McCourty embraces different roles in the secondary

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McCourty embraces different roles in the secondary

FOXBORO -- As far as Devin McCourty's position in the secondary goes on game days, there are two things we know:

1. McCourty says he'll play wherever the coaches ask him to.

2. The coaches say they'll play him wherever it is deemed best for the team on a week-to-week basis.

Good to have that all figured out.

But for however uncertain his status may be -- especially considering safety Steve Gregory's possible return this weekend and last week's trade for cornerback Aqib Talib -- there are a few things to take from the situation.

For starters, the secondary has settled down some. McCourty has now played two games at safety this season. He remarked after last week's win over the Rams that he already feels more comfortable on the back end.

It seems he's embracing the move.

"It's cool. It's different. You get used to seeing more of the field," McCourty said of the new vantage. "I think you have more of a responsibility, since you have that viewpoint, to let everyone else know. Because I know when you're playing corner it's not as easy to see the different things that you see on film when you're just on that side of the field. So I try to just communicate and let guys know if I see anything from film study that might happen so they're aware of it."

Communication is key. Unfortunately, consistency in personnel -- something the Patriots haven't had in the secondary -- is key to communication.

Earlier in the week, head coach Bill Belichick acknowledged how roster upheaval can create problems.  

"I think the more consistent we can be as a unit then that builds their communication and better teamwork between the players that are involved.There are always going to be some moving parts, there are moving parts every week because of the team that we play and unfortunately weve had, like every team does, guys go in and out for various reasons, so its not perfect."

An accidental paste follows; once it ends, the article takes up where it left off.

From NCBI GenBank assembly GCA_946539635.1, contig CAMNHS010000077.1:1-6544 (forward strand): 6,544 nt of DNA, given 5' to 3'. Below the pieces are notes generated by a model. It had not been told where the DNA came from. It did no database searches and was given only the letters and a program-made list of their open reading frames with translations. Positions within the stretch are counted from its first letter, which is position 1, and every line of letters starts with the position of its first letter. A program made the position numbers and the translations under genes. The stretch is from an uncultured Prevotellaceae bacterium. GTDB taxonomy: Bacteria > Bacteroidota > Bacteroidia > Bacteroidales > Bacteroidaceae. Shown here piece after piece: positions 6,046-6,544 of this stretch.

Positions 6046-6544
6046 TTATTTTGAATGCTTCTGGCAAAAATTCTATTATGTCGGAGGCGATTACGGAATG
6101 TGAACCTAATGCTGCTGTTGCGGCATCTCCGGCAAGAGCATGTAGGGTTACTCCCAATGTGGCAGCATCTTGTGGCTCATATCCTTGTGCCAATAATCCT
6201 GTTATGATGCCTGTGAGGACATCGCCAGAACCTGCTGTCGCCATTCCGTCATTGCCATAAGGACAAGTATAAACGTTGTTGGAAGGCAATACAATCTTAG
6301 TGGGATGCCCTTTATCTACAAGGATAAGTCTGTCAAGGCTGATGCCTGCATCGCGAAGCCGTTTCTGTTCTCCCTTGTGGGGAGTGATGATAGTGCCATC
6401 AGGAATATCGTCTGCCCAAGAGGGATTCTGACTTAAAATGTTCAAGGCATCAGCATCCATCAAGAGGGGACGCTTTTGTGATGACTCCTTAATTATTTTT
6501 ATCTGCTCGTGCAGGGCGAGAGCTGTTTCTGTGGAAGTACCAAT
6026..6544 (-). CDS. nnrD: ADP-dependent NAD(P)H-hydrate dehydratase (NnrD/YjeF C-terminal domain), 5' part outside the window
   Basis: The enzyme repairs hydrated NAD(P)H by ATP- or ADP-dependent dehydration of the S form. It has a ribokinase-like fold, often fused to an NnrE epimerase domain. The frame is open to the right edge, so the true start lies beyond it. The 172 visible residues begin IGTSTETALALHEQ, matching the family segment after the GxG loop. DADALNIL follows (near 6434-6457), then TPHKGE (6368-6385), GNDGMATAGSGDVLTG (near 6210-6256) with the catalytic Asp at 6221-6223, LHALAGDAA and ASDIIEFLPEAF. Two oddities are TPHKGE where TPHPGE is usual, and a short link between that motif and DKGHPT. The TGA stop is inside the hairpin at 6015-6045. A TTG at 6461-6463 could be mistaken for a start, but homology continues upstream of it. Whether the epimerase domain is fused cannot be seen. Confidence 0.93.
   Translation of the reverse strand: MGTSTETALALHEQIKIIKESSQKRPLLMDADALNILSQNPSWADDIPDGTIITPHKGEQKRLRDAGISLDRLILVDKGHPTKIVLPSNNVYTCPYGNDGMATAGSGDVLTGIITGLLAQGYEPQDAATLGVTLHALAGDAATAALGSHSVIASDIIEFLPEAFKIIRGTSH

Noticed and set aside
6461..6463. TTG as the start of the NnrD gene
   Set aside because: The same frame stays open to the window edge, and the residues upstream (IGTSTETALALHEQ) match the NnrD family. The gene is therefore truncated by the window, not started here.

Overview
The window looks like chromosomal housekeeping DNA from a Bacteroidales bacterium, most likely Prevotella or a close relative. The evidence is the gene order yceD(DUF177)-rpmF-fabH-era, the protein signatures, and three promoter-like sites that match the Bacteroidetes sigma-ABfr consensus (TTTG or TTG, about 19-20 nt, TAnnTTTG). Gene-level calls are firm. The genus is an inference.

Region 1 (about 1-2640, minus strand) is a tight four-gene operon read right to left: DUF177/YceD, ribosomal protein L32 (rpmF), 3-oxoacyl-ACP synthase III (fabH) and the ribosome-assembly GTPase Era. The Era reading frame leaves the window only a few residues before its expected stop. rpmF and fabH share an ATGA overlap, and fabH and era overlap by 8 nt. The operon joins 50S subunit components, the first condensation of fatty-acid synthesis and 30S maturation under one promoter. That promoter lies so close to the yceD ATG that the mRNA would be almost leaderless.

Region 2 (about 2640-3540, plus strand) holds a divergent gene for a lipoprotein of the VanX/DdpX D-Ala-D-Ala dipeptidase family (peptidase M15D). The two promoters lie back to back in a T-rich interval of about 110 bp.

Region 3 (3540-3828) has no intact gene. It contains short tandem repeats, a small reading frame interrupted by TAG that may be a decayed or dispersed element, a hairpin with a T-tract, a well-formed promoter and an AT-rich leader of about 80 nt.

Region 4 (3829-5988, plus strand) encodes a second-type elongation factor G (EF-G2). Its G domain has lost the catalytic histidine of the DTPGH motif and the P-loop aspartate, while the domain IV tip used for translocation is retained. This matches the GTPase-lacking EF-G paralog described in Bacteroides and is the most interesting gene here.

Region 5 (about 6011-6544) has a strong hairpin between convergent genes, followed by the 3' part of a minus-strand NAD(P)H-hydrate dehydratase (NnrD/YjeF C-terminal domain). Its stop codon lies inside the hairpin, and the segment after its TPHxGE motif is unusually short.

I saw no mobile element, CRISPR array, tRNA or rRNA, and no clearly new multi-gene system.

During games, much of that effort now falls on McCourty's shoulders. Belichick said Wednesday he appreciates his player's style.

"He's not a guy that has a lot of excess communication; he's concise, he's to the point: 'Here's the call, here's what it is.' It's good. Devin's more like, 'Here's what we need to do. Just get to the point and do it.' He does a good job at it."

As for the player himself, McCourty believes his positional flip-flopping actually provides an advantage.

"I have a good knowledge of, especially for our corners, what they're doing. I think a little bit of that helps when I can say things and communicate with them, to let them know that I'm going to call. My experience at corner helps me out with that aspect, and then just going out there and playing and listening to the guys that've been playing safety when they're trying to help me out."

Guys like Gregory.

Though he's been sidelined with a hip injury since Week 4, the veteran safety has been a valuable resource  in the film room and in meetings for the entire defensive backfield.

McCourty's appreciation for Gregory was returned in kind this week.

"Dev's a great athlete," he said. "He understands football; he's a smart football player. He understands what we're trying to do as a defense and he has the ability to play any position in the secondary, so he's done a great job."

So despite all the moving parts, all the instability, maybe there are fundamental aspects of McCourty's move that will make the whole thing work.

Gregory put it simply enough.

"Dev's a selfless guy. He's a team player. He just wants us to win, and whatever they ask him to do, just like the rest of us, he'll do."

Two more Pastrnak goals pull him into tie for NHL lead with Crosby